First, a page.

Bad Teacher, Cars 2, Beginners, an epic history from China and a rediscovered sci-fi gem

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BEGINNING OF THE GREAT REVIVAL: If you were in China, this would be pretty well your only choice at the movies right now. Theatre operators have been told to play it everywhere. Even the new Transformers movie will have to wait. Why? It’s an historical epic celebrating the 90th anniversary of the founding of the Chinese Communist party. The party wants it seen. (A companion film two years ago, about the party’s triumph in 1949,  was a huge hit).

This is a very detailed history showing the ten years from the Wuchang Uprising in 1911, after which Dr. Sun Yat Sen returns to China and proclaims a republic, through various governments collapsing, splintering, reforming, a boy emperor restored to the throne, civil war, and other chaotic events up to the party proclamation signed on a secret boat cruise to elude government agents. It’s like a well-made pageant, with lots of period detail, battle scenes and in the exciting action of the student May 4th Movement, some possibly unintended reminders of Tiananmen Square. There’s a lot to absorb. A huge cast of historical characters appear on screen, identified in tiny script and played  by some 150 known Chinese actors. Mao, Chou En Lai, Dr. Sun are familiar to most of us; many of the others are not. (Fans of Chinese movies will have a great time watching for the stars like Chow Yun-fat (as the tyrant Yuan Shikai, Andy Lau and Liu Ye as a rather reserved Mao Zedong.

Some will be able to spot the bit players like the comedians Feng Gong and Fan Wei or the Hong Kong supermodel Angelababy.) We get a big dose of ideological debate about the relevance of Marx and Lenin’s theories to China, but we get more about the humiliation China suffered during the colonial period and again during the peace talks that ended World War One. Ultimately the film credits the party with both freeing China and creating today’s wealth. Propaganda, sure, but there’s a solid history lesson lurking behind it. (International Village, Station Square, Coquitlam and Riverport)  3 out of 5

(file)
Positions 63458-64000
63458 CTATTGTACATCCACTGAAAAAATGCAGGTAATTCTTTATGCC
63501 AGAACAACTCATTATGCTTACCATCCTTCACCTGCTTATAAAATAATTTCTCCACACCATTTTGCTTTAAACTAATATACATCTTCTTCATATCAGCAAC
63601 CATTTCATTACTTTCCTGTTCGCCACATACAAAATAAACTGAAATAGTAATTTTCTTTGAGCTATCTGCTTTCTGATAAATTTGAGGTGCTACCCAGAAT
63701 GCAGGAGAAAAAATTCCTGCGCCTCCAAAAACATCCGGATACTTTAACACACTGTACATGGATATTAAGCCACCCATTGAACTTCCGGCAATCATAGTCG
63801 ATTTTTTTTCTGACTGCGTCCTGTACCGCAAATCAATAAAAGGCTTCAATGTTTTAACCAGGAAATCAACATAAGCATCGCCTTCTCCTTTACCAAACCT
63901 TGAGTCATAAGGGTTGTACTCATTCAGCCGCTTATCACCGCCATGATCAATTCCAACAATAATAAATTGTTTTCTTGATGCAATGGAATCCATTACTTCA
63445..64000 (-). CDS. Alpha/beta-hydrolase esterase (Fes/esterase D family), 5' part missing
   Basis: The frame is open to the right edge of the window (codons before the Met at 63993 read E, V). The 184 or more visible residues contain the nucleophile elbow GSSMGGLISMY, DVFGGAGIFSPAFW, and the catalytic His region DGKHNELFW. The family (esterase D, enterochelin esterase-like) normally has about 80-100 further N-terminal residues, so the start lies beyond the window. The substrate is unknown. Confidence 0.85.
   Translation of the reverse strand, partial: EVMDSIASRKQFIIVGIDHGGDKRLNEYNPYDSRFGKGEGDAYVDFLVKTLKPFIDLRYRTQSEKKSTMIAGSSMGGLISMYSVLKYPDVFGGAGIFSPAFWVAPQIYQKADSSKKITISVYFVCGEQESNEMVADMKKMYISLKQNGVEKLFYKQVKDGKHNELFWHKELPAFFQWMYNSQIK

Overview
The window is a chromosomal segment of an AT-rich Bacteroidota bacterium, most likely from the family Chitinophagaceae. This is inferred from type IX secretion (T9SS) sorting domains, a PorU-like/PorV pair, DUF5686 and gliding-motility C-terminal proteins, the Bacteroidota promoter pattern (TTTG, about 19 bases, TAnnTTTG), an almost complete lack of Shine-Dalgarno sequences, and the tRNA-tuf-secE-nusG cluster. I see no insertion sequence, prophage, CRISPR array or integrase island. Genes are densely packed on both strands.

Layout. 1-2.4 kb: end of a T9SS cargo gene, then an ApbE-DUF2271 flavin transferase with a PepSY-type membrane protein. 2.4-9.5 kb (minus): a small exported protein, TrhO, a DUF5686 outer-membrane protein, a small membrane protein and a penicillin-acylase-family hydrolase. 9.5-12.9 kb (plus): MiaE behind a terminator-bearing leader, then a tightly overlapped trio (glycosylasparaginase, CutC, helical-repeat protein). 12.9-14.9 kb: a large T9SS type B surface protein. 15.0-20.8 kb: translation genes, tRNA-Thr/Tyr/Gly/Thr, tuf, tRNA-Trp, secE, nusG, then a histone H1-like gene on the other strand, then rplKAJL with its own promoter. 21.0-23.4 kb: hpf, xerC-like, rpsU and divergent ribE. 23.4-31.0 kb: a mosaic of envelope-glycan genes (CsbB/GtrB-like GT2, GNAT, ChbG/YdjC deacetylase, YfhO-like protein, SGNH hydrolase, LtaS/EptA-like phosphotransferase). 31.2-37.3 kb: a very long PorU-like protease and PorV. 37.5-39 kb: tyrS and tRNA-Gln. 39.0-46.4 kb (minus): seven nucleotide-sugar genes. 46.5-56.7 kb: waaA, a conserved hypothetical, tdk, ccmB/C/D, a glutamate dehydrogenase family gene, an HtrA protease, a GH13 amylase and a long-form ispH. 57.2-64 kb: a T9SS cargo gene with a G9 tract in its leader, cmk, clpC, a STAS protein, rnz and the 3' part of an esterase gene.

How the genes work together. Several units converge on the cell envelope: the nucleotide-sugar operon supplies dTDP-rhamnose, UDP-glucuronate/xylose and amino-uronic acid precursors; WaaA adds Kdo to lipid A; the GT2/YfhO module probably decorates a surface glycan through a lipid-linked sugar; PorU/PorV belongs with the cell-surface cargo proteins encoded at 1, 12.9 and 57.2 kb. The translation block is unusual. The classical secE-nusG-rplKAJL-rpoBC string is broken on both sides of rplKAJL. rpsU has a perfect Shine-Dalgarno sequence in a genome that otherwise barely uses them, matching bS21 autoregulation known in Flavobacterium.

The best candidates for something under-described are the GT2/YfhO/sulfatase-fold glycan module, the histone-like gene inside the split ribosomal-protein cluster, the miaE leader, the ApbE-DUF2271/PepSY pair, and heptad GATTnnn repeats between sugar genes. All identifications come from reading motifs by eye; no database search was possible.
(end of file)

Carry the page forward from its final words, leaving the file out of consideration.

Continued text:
THE BEST OF HOT DOCS: This weekend, the Vancity Theatre is showing five of the best films from North America’s largest documentary festival. I’ve only seen one so far, but it’s bound to be popular. Conan O’Brien Can’t Stop is for fans of the last-night TV comedian. They’ll get a bit of a glimpse into his backstage life, a stage show that feels a bit like TV itself, and maybe too much music as Coco belts out like 40 Days and I Want my Show Again (aka On the Road Again). He toured, even to here in Vancouver, after he lost his show and was legally barred from performing  on TV or the internet. (3 out of 5)

Another highlight is Project Nim, which is building tremendous buzz at festivals. Not only is it the story of the chimp that was taught sign language and treated as a child in a famous experiment but it comes from the same people who made the compelling, and Oscar winning, Man on Wire.

A third film, I’m interested in, The Pirate Tapes, watches Somalian pirates with a hidden camera and apparently explains their actions. There’s information about all these films at


WORLD ON A WIRE: Here's a must-see for fans of science fiction. This is a film Rainer Werner Fassbinder made for German TV back in 1973. It's showing in Vancouver for the first time. The New York Times says it's "bold vision is still ahead of its time." It anticipates Avatar, Blade Runner and even The Matrix with a story about a cybernetics corporation's that has created a miniature world of "identity units" that are unaware they are being control by forces above.

A researches stumbles across the paranoia-laced information that his world may not be real. Philip K. Dick, David Cronenberg, and in his own humorous way, Douglas Adams, have all dealt with themes like this. Fassbinder's film plays it out on two levels of reality. The film is also in two parts (and you'll have to pay a double feature price). Three days only, Friday, Saturday and Sunday. You can find more information at

THIS IS TRUE GRIT, part 2: The Pacific Cinémathèque also has three more of those westerns Jimmy Stewart made with director Anthony Mann. This second batch includes the one I like the most, The Naked Spur, which has only five characters in a story of obsession and greed that’s easily as intense at The Treasure of the Sierra Madre. Stewart, as a bounty hunter, is after Robert Ryan but needs help from an old timer and a dishonorably discharged cavalryman. Everybody feels the urge to turn on each other in this streamlined but complex adult western.

The Far Country is also about greed, this time in Canada, in the Klondike gold rush. Stewart tries to stay on the sidelines and not get involved in the lawless boomtown.

The last film, The Man From Laramie, is in beautiful Cinemascope, one of first western to get that widescreen treatment. Stewart is on an obsessive hunt for revenge for his brother’s death. (4 ½, 3 ½ and 4 out of 5, respectively)


NOTE: The images were supplied by the movie studios and are therefore the exclusive property of their copyright owners.

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